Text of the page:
Core Forum Activities




A Call for Safe Nights! Safe Streets! Safe Homes!

(A Walk organized by the Women’s Education and Research Centre as a IWD 2018 venture, calling for the safety of women)

The Women’s Education and Research Centre (WERC) as its International Women’s Day initiative, undertook to create awareness on the issue of violence against women and called for a sexual violence free country. On the 5th of March, 2018, women from different women’s organizations and like-minded organizations together with the Ministry of Women’s Affairs, gathered at dusk in front of the Fort Railway Station to begin their Walk under the banner “Safe Nights! Safe Streets! Safe Homes!” As darkness fell, with the Railway Station bustling with people rushing home from work, approximately 300 women and men of all religions, ethnicities and ages, began their Walk, signifying the need for safety for women on the streets at night. Among the participants were women and men from all walks of life, including women politicians, eminent professors and women’s rights activists. Each participant carried a torch and the Walk began with a lusty chorus of slogans that called for safety for women – at night, on the streets and in their homes. The slogans strongly condemned attitudes that took the night time away from women through negative societal attitudes. The occurrence of sexual violence is often attributed to the dress the women wore at the time of attack or to the time she was out on the streets.

The IWD Walk was a timely effort in the context of the rising incidence of violence against women in our country. As we are all aware, women and girls who commute after dusk, walk the streets gripped by fear of different degrees of violence ranging from catcalls, sexual harassment to gang rape. Women just like other citizens of this country have the right to walk the streets fearlessly at all times whether it be in the village or in the town. “Recent cruel and horrendous crimes perpetrated against women in our country, compel us to collectively raise our voices to put an end to sexual violence,” said a participant.

The active participation of women and men of all ages was significant and was indicative of the fact that this was a concern not only of women but society as a whole. The slogans shouted out in all three languages signified this issue as one that affects all women of our country. One young woman expressed it this way “sexual violence affects our families, homes and our loved ones, and we need to break the silence around it that has hidden its occurrence and prevented adequate action.”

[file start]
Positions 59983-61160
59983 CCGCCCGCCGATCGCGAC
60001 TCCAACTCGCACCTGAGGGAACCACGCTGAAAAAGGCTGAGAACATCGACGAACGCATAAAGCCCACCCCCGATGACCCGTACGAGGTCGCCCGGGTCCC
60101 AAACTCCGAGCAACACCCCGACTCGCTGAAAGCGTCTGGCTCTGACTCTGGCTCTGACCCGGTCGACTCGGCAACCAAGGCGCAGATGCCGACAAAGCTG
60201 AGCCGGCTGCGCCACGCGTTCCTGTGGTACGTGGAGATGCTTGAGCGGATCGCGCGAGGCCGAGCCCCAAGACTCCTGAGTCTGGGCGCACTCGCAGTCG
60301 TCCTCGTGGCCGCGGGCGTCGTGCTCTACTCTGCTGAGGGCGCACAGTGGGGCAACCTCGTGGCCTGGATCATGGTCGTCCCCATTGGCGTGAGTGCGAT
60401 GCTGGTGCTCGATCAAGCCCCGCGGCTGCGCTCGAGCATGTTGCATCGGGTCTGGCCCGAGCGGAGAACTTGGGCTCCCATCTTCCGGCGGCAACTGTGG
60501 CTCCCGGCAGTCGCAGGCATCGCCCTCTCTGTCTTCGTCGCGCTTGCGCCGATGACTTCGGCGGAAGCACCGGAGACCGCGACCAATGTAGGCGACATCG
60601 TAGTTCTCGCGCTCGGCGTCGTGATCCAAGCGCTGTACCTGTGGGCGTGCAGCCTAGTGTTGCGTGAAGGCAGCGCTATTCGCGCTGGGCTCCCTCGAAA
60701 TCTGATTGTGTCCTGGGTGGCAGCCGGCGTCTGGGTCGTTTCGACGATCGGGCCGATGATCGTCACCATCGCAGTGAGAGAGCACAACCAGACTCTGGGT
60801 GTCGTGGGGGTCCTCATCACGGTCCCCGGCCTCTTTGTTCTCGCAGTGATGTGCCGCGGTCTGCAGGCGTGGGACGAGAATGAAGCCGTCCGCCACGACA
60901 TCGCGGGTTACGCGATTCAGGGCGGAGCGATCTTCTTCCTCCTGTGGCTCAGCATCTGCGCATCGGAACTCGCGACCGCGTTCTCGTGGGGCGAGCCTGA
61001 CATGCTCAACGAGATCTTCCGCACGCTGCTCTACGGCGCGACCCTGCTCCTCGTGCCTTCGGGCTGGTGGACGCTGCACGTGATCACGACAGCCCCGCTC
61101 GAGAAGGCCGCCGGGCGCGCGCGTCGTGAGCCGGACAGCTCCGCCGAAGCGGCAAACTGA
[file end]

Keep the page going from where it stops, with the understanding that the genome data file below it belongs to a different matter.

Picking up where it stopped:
The Walk ended up at the Galle Face Green with speeches by Women’s Rights Activists, Lawyers and women politicians and the media. Meaningful creations in poetry and song were rendered which added to the mood of the IWS Walk.

The event ended with a Statement of hope read in all three languages by the Women’s Education and Research Centre:

“From here, we march on, in the hope of a better future for women - where nights are safe, the streets without violence and their homes are safe. We march on in hope!”

Vigilant committee trainings

Oxfam in support of the National action plan to address sexual and gender based violence, supported the Ministry of women and child affairs to pilot vigilant committee trainings in 6 divisional secretariats in Killinochchi, Gampaha, Ratnapura, Kalutara and Hatton. This included the training of 300 government officials including divisional women unit officials and Grama Niladhari’s. Through the trainings the administration has been able to create vigilance to prevent and intervene Sexual and Gender Based Violence in these divisional secretariats.

Supporting 16 Days of Activism with the GBV Forum in 2017

Oxfam and partners travelled to Batticoloa to raise awareness on violence and discrimination faced by women in politics. The Batticoloa Bus Station brought together an enthusiastic crowd, who (despite the rain!) enjoyed the street drama performance and educational sessions on women’s right to participate in elections with no threat to their safety.

Research Design and Social Norms Workshop

In support of Oxfam’s ENOUGH campaign, Oxfam in Sri Lanka hosted Sharanya Sekarem and Anam Parvez (from Oxfam GB) who brought together a group of partners, private-sector and government official and activists, to better understand the many facets of gender-based harassment in public transport.

Ongoing research

Oxfam’s facilitators are currently in Batticoloa and Kilinochchi (and will be in Kandy soon) where the first leg of our research is underway. The team is working to collect data on harassment in public transport in support of our ENOUGH campaign research.

One Billion Rising Batticaloa

GBV. Trailer

Launch of One Billion Rising (OBR) Sri Lanka and the 16 Days of Activism against GBV. Trailer